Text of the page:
yes i agree with mind shift which give the idea about how we will learn and how deliver our knowledge with student.

  • Desiree

    What bothers me about this ongoing discussion, is that in any work environment, employees time is actually considered valuable, and their work respected. We are flinging tools at our children without any consideration for their time. Here read this wikipedia, download uTube (ignore the 30 second commercial) now switch to notability, take a picture of this assignment save it, drop it into dropbox where hopefully you’ll be online during this entire operation while I figure out if I can google the assignments to my email, and then print them so I can grade them and return them tomorrow. Forget that this nations poorest don’t have continual access to wifi… I was babysitting a friends middle-schooler the other day (she needed a ride at 4:30) and ended up helping her with her homework. She had to do a take home PE quiz, and turn it in via a new competitor to dropbox. Of her seven teachers, this is the only one to use the new service, and we couldn’t figure it out. She was in tears, because where she was going didn’t have wifi, so this was the last chance she had to do her homework all day… We talked about her teachers, 2 use email for assignments, 1 dropbox, one a shared drive on google, which I really couldn’t figure out… Who does that to anyone, if you worked in an environment like that you’d quit… and what are we teaching our children about organization and the value of time management?

    • Patrick Barrera

      Teachers must work with the tech they are comfortable with. College is no different. We need to prepare them to be multi-tech fluent and flexible. Problem solving is the name of the game.

  • ipaco

    کرکره برقی
    very good

  • Patricia McHatton

    There is a great article by Gert Biesta titled “Giving teaching back to education: Responding to the disappearance of the teacher,” which can also be applied to the concern noted above.

  • Guest

    jyiktui…. I started working from home, doing various simple jobs which only required desktop or laptop computer and internet access and I couldn’t be happier… It’s been six months since i started this and i made so far total of 36,000 dollars… Basicly i profit about 80 dollars every hour and work for 3 to 4 hours a day.And the best part about this job is that you can decide when to work yourself and for how long and you get a paycheck weekly.—> ►►►►► < W­­­W­­­W­­­.­­­J­­­o­­­b­­­s400­­.­­­C­­­O­­­M∎∎∎∎∎∎∎∎∎∎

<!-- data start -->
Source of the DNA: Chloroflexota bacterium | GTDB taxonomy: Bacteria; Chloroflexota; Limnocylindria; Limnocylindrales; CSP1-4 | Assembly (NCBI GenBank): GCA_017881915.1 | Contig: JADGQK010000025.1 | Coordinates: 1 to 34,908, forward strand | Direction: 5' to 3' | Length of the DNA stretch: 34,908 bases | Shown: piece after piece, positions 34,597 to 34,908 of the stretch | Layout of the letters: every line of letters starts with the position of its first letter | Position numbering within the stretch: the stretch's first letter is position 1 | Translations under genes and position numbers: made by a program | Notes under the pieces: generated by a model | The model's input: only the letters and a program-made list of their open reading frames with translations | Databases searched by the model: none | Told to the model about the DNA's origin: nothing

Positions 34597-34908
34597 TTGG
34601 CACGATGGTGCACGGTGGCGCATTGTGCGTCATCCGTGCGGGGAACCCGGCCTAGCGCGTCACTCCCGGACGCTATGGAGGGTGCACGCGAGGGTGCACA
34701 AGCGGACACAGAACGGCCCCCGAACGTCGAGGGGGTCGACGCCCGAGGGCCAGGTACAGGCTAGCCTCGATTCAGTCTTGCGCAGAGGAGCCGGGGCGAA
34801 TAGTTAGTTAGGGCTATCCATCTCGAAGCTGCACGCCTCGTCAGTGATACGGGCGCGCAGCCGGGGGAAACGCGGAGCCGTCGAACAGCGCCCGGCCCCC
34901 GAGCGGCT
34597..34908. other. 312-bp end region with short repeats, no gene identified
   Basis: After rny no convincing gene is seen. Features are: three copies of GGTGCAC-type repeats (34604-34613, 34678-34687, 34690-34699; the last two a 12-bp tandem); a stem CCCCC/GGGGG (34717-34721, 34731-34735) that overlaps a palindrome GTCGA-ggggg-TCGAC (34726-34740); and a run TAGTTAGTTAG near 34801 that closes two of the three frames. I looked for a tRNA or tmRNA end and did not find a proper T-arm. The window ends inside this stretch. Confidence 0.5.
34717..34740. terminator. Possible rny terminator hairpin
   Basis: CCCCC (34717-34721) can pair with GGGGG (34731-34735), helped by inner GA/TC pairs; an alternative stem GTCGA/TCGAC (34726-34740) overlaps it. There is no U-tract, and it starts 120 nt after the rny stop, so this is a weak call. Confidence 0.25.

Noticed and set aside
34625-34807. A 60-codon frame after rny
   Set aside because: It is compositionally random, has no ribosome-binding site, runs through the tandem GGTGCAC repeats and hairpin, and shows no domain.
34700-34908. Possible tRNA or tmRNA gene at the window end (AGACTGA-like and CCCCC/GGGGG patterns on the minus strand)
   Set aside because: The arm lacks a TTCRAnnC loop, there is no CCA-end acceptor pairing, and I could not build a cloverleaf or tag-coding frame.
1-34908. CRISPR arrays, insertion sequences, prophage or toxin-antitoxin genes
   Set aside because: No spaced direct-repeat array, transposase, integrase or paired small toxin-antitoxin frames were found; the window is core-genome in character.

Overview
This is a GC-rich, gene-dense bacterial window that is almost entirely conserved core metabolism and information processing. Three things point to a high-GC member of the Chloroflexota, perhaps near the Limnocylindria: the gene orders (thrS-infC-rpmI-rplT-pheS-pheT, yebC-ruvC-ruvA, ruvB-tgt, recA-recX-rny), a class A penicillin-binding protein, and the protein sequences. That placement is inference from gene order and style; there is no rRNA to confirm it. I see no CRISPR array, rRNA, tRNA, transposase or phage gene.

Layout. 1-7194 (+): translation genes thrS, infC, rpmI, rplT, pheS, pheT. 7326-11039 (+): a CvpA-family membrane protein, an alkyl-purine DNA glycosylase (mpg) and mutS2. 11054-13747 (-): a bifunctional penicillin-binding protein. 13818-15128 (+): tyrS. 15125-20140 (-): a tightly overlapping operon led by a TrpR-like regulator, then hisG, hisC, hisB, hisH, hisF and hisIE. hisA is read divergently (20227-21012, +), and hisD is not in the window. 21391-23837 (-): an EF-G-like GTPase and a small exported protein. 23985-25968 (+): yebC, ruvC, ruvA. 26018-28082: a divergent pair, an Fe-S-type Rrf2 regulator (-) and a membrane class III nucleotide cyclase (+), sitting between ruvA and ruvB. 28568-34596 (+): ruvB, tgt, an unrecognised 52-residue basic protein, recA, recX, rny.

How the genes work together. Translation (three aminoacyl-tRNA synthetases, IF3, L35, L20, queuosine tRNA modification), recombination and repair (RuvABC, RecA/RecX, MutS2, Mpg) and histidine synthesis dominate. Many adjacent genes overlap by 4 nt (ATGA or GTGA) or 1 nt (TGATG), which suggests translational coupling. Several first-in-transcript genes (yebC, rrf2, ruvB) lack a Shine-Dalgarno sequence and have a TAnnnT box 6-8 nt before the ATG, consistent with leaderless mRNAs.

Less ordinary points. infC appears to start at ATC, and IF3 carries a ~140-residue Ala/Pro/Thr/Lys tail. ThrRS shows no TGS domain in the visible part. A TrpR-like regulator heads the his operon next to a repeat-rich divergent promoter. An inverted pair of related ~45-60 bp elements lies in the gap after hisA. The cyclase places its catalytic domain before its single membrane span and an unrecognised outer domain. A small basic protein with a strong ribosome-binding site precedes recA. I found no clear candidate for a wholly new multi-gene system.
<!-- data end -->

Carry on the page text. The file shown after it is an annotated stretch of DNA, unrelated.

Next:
• Pauline Fice-Galea

    As a French teacher who uses the Accelerative Integrated Methodology in Ontario Canada, I have been been functioning as a facilitator for over 10 years in my core French and Immersion classrooms. The methodology is what is the deciding factor in the classroom-not necessarily the hardware. I will always be an AIM teacher because of the methodology. My technology is my hands! I work in a high tech school now and was frustrated yesterday when I tried to use Youtube to do a dance lesson with my kinders. The technology didn’t work so what did I do? I went and got my CD player and we danced.

  • Sandi Houvener Cover

    I think what bothers me is that the perception is that facilitator means encourager. I am blending my class to offer one to one feedback to students via software and free up class time for deeper, discussions that are more socratic in nature. Students talk to each other, asking why and what if. They are seeing themselves and others as thinkers and problem solvers. These are high school math students and many are learning for the first time that they can think mathematically. What is described in this article as the obsolete role of the teacher would not apply to classes that use class time for bringing out the learning from the students’ minds. Thank you for sharing!

  • Smith John

    Real knowledge comes from the ability to connect facts across disciplines and to draw conclusions, Dissertation writing help & service online uk will help you more in this.

  • Adrian O

    Teachers should be the lead architects in learning, and scaffolding/delegating this role to students for inquiry based learning. Technology should be used for transformative learning opportunities, which should also be experienced with scaffolding. Teachers and students should be partners in the learning environment.